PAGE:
• Curry SJ
      • Grossman DC
      • Whitlock EP
      • Cantu A.
      Behavioral counseling research and evidence-based practice recommendations: U.S. Preventive Services Task Force perspectives.
      because of its frequency and number of encounters as well as its delivery in a community-based setting. This therapy was delivered to patients by the medical fitness center staff, in coordination with their primary care physician. Patients were self-referred or referred by their primary care providers to the medical fitness center as part of routine clinical care to attempt to correct negative health trajectories, assumed to be driven by suboptimal lifestyle components.

      Measures

      We evaluated this therapy's ability to modify surrogate markers of IR, such as blood cholesterol ratios, and the traditional diagnostic criteria of MetS, including hyperglycemia, along with modification of MSSS and CRF. The average follow-up period for each participant was 450 days (15 months). Baseline characteristics of these 536 participants suggest a high probability of MetS and risk of MetS-related disease within this population (Table 1). Using confirmatory factor analysis of 1999–2010 National Health and Nutrition Examination Survey data, the MSSS z-score was created to assess the probability and severity of MetS and T2DM.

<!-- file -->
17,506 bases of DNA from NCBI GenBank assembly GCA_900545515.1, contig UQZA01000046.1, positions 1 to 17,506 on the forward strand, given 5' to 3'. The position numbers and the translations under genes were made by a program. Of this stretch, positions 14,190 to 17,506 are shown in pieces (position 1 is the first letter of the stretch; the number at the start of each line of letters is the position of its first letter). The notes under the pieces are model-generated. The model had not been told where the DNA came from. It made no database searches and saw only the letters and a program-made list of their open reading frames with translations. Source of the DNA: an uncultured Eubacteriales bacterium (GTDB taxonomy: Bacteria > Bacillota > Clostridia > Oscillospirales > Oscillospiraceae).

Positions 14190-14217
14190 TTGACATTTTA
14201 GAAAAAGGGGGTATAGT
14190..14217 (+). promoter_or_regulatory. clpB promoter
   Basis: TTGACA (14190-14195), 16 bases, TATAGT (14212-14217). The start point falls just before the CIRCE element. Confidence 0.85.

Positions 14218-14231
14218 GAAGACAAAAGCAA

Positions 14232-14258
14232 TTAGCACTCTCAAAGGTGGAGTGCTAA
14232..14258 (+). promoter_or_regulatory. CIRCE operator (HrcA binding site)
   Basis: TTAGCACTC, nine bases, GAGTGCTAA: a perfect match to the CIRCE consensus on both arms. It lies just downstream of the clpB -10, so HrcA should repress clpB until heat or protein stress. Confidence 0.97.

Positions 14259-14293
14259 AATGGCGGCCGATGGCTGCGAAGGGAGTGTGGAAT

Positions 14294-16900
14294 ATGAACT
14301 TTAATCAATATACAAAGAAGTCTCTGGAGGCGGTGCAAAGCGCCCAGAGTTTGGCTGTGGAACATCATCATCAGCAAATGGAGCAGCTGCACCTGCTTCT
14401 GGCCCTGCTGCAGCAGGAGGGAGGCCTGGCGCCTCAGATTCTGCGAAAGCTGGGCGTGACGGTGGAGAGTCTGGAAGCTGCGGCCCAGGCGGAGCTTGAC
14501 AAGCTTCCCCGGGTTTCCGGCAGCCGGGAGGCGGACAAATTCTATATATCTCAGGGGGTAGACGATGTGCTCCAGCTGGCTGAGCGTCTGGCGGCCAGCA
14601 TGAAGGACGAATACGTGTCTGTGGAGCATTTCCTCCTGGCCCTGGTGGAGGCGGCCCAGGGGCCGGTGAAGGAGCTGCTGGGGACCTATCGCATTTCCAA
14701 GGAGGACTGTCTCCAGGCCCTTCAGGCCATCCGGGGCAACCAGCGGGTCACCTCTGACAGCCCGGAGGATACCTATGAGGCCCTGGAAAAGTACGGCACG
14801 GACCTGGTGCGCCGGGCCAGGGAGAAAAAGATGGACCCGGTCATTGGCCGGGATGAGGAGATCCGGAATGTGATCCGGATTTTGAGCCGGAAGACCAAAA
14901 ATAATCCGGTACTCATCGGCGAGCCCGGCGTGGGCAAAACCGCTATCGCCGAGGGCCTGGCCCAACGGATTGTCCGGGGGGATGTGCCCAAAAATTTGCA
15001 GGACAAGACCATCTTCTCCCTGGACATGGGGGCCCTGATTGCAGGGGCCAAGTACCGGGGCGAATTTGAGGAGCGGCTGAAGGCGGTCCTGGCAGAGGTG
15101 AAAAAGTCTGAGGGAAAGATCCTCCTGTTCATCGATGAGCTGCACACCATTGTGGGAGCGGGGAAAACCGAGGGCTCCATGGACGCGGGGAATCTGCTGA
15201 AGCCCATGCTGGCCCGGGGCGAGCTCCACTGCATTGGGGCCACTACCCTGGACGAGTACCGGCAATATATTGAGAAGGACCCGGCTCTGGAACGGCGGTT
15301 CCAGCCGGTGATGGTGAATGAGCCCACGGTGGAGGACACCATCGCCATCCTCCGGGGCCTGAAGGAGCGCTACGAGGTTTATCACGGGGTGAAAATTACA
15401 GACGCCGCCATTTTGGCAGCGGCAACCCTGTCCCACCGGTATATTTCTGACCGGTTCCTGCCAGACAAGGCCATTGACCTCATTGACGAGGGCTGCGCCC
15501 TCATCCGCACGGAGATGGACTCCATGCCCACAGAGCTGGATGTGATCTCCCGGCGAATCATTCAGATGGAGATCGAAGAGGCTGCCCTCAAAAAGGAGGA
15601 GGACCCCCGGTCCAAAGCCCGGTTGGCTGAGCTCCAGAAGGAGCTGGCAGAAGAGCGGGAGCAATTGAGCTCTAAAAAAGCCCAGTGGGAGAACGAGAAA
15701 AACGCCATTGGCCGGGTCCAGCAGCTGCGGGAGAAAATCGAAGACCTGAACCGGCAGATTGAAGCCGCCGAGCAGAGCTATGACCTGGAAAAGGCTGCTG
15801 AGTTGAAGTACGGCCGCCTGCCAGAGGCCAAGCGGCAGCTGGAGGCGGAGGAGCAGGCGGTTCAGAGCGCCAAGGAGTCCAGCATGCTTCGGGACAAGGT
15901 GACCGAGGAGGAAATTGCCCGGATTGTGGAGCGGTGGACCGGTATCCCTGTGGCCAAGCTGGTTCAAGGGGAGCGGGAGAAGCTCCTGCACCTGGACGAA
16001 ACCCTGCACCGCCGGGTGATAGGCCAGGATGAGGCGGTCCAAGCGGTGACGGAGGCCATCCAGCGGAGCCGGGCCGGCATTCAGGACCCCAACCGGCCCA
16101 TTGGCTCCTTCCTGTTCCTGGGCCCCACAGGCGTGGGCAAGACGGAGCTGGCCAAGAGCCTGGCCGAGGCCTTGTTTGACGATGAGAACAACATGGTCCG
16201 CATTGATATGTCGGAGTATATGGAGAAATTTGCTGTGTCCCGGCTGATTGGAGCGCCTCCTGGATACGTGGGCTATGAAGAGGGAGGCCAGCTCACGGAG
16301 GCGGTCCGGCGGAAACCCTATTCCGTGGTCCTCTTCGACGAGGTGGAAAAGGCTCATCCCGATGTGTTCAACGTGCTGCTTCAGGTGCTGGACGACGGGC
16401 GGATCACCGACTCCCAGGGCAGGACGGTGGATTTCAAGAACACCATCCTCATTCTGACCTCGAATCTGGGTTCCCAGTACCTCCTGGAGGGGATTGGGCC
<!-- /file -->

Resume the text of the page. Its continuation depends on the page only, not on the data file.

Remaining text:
Table 1Characteristics and Outcomes for Participants Meeting Inclusion Criteria—≥18 Years Having Baseline Data and at Least Partial Latest Follow-Up ≥30 Days (n=536, 59.9% Female)
      Participant characteristics and outcomesMean baseline (units)Mean latest (units)Relative change (%)Mean change, SD ± (units)p-value
      Age (years) (n=536)59.3 (±11.6)60.8 (±11.7)2.71.5 (±2.1)<0.001
      Weight (kgs) (n=536)101.1 (±27.6)95.4 (±24.9)–5.2–5.8 (±7.8)<0.001
      BMI (kg/m²) (n=506)35.2 (±8.1)33.2 (±7.4)–5.1–1.9 (±2.6)<0.001
      Waist circumference female (cm) (n=165)107.2 (±15.5)102.9 (±15.8)–2.2–4.8 (±24.1)0.007
      Waist circumference male (cm) (n=88)118.9 (±19.8)116.1 (±17.3)–1.8–1.3 (±27.4)0.337
      Blood pressure (systolic/diastolic) (mm/Hg) (n=512)126 (±14.2)121.7 (±13.4)–2.6–4.2 (±16.0)<0.001
      76.1 (±9.0)73.3 (±9.0)–2.9–2.8 (±9.6)<0.001
      (HDL-C) female (mg/dL) (n=155)56.0 (±15.2)56.6 (±15.0)8.80.7 (±22.0)0.366
      (HDL-C) male (mg/dL) (n=197)44.0 (±11.3)46.3 (±10.6)9.41.7 (±14.6)0.164
      Triglyceride to HDL-C ratio (n=463)3.4 (±3.5)2.5 (±1.9)–12.7–0.8 (±2.5)<0.001
      Total cholesterol to HDL-C ratio (n=463)3.9 (±1.3)3.5 (±1.1)–7.5–0.4 (±0.9)<0.001